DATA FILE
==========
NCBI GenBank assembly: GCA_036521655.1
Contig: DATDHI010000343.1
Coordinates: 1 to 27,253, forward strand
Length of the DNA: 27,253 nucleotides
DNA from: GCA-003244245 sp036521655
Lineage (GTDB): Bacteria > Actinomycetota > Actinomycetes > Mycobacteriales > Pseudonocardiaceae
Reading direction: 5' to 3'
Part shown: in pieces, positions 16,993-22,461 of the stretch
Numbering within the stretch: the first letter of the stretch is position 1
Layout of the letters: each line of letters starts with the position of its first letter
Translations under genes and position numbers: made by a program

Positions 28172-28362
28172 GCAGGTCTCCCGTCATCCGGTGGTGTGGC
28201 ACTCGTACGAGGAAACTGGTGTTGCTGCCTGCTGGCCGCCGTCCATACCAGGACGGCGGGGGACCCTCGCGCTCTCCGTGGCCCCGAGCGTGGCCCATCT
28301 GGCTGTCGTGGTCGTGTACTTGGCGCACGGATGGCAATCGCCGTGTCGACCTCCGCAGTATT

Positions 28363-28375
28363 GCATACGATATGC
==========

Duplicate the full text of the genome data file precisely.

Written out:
NCBI GenBank assembly: GCA_036521655.1
Contig: DATDHI010000343.1
Coordinates: 1 to 27,253, forward strand
Length of the DNA: 27,253 nucleotides
DNA from: GCA-003244245 sp036521655
Lineage (GTDB): Bacteria > Actinomycetota > Actinomycetes > Mycobacteriales > Pseudonocardiaceae
Reading direction: 5' to 3'
Part shown: in pieces, positions 16,993-22,461 of the stretch
Numbering within the stretch: the first letter of the stretch is position 1
Layout of the letters: each line of letters starts with the position of its first letter
Translations under genes and position numbers: made by a program

Positions 28172-28362
28172 GCAGGTCTCCCGTCATCCGGTGGTGTGGC
28201 ACTCGTACGAGGAAACTGGTGTTGCTGCCTGCTGGCCGCCGTCCATACCAGGACGGCGGGGGACCCTCGCGCTCTCCGTGGCCCCGAGCGTGGCCCATCT
28301 GGCTGTCGTGGTCGTGTACTTGGCGCACGGATGGCAATCGCCGTGTCGACCTCCGCAGTATT

Positions 28363-28375
28363 GCATACGATATGC